Tips for a Great Pediatrician’s Visit
Pediatricians want you and your child to get the best care possible during your office visits. Here are a few things that parents should do to enable their children to get optimum care from their doctors.
- Try not to bring another sibling to be seen for a checkup when you have only one visit scheduled. As you don’t want to compromise the care of your children, focus on one child during each appointment. If need be, confirm the doctor has enough time in his or her schedule to examine more than one of your kids.
- Do your best to be prepared for your office visit. Bring a list of questions you want answered and copies of articles you have seen that have raised questions for you.
- Make every effort to pay attention. Concentrate during each visit with your undivided attention. Turn off cell phones, bring toys to occupy your child to enable you to fully listen to the doctor, and leave siblings at home or in the waiting room with a friend or a sitter. Also, refrain from texting at any point, including when the doctor is examining your child.
- Include information such as over-the-counter medications, homeopathic remedies and supplements when the doctor asks for your child’s medical history. Be specific when describing your child’s illness. Reveal how long symptoms have been occurring and what remedies you have tried. Complementary or alternative medicine and therapies may have interactions or interfere with a medicine the doctor may be prescribing so tell everything.
- Be honest if you don’t understand what the doctor is saying. Ask for clarification or have the doctor write out the instructions when you don’t comprehend something. Tell the doctor that you want to repeat back to him or her what you heard and are supposed to do, look for and expect regarding your child’s condition.
- Ask important concerns early rather than during “the doorknob moment.” Sometimes parents ask the most important questions just as the doctor is getting ready to leave the exam room. If you ask your questions at the beginning of the appointment, you are most likely to get them answered.
Q: Is it better to treat my toddler’s ear infection with antibiotics or see if it gets better on its own?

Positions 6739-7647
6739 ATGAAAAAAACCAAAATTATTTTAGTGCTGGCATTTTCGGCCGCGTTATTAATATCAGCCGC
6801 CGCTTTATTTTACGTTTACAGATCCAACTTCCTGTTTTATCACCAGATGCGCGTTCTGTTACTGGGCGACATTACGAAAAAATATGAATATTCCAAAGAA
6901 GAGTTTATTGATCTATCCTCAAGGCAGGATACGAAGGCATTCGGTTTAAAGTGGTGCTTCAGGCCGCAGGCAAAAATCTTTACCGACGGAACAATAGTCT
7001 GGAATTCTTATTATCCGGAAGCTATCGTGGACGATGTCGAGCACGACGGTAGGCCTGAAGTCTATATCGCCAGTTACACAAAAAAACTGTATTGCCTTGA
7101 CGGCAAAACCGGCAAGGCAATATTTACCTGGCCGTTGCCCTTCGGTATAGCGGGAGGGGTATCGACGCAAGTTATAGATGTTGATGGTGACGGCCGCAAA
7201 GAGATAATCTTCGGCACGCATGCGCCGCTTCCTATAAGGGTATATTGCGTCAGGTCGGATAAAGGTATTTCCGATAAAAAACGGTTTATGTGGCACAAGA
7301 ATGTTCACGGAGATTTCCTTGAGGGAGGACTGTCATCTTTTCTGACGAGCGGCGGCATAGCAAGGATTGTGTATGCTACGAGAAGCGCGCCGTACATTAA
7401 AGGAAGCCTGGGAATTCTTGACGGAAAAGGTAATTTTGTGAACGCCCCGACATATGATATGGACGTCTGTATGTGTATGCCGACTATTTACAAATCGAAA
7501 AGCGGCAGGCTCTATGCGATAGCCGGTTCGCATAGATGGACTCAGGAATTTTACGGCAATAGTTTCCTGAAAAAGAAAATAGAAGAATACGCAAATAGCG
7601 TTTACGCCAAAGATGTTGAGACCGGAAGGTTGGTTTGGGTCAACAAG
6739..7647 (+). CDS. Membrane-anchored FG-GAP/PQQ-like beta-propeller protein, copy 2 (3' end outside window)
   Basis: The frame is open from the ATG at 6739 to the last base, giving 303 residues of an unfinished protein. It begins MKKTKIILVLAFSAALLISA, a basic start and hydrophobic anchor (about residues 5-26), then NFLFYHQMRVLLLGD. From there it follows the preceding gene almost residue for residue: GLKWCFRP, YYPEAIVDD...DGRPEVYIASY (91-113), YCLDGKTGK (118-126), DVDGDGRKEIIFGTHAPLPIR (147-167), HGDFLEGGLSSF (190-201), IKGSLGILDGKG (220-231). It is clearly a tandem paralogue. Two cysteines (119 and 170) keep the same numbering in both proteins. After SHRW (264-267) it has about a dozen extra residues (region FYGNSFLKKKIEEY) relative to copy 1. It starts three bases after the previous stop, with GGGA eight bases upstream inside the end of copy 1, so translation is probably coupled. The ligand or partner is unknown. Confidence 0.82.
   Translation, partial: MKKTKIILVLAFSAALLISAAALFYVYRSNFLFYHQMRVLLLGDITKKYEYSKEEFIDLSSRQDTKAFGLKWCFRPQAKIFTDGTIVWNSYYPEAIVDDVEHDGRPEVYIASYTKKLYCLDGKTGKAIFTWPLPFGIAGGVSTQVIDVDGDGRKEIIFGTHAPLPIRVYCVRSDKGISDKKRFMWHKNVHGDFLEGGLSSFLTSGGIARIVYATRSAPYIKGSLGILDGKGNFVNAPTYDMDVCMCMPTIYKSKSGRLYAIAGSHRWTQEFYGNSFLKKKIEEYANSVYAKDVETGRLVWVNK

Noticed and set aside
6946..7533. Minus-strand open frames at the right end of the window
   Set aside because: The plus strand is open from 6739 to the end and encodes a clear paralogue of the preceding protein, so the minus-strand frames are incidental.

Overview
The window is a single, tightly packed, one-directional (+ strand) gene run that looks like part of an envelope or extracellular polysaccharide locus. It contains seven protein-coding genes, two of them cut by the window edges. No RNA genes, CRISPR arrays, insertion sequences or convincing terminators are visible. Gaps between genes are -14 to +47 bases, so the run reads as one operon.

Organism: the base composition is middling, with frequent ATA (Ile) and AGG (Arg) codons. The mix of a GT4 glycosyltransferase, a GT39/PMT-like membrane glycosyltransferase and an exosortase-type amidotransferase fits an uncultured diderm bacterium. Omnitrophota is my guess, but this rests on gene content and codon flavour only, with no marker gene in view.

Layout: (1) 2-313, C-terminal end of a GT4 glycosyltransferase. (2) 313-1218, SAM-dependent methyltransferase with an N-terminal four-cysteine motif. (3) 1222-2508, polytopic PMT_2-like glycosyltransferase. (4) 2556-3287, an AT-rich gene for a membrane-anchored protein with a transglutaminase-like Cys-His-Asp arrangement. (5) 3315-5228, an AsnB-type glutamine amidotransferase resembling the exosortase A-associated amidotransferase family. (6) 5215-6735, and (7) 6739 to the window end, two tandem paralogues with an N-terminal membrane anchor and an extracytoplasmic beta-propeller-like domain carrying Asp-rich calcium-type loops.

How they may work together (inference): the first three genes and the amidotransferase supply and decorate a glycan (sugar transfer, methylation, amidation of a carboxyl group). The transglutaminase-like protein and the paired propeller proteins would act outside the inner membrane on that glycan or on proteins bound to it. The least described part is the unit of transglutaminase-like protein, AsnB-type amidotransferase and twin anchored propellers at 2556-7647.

A: It depends. If the child is younger than age 2, has a high fever, is in severe pain or has underlying chronic medical problems, I recommend starting antibiotics. However, because many ear infections resolve on their own, if your child is otherwise healthy, try treating the ear infection with pain medication only and schedule a follow-up appointment in two to three days.
Q: Are plastics leaching toxic chemicals into my children’s food?
A: Personally, I try to minimize my family’s exposure to plastic food containers in general. Here are six fine points that I advocate:
- Limit the use of plastic food containers for serving or storing food as much as you can.
- Never heat a plastic baby bottle in the microwave. And avoid heating food in any plastic container, even if it’s marked “microwave safe.”
- Memorize “5-4-1-2, all the rest are bad for you.” Plastic containers marked with 5, 4, 1 or 2 contain little or no BPA.
- Go soft. Softer plastic containers usually contain less BPA.
- Cut down on cans. BPA is used in the plastic lining of many canned foods and beverages.
- Use BPA-free pacifiers and baby bottles.
Q: Should my child take probiotics?
A: When I recommend probiotics for digestive health, I prefer to prescribe it in supplemental form (rather than in prepackaged foods). This is because the probiotics are much more consistent in this form and generally more effective than probiotics in food that’s been sitting on a shelf or in a refrigerator.
Q: We’re about to take a flight to go on vacation, and my baby is a terrible flier. Should I give her Benadryl so she sleeps?
A: No! Benadryl acts like a sedative, and any kind of sedation can be dangerous for young children, especially for children younger than 2 years old. They are more susceptible to the side effects of diphenhydramine, such as rapid heartbeat, dizziness, headaches, blurred vision, seizures, arrhythmias and toxic psychosis. In children, diphenhydramine can also act as a stimulant and actually make kids irritable and cranky.
Q: Should my child eat only organic food?
A: Eating a largely organic diet can significantly decrease the amount of pesticides and chemicals in our bloodstream. I personally believe that eating an organic diet and decreasing the blood levels of pesticides is a good idea, especially if you’re even thinking about getting pregnant or already are. Unborn children and children under age 3 are more likely to be susceptible to pesticides and chemicals because of their size and developing brains and nervous systems.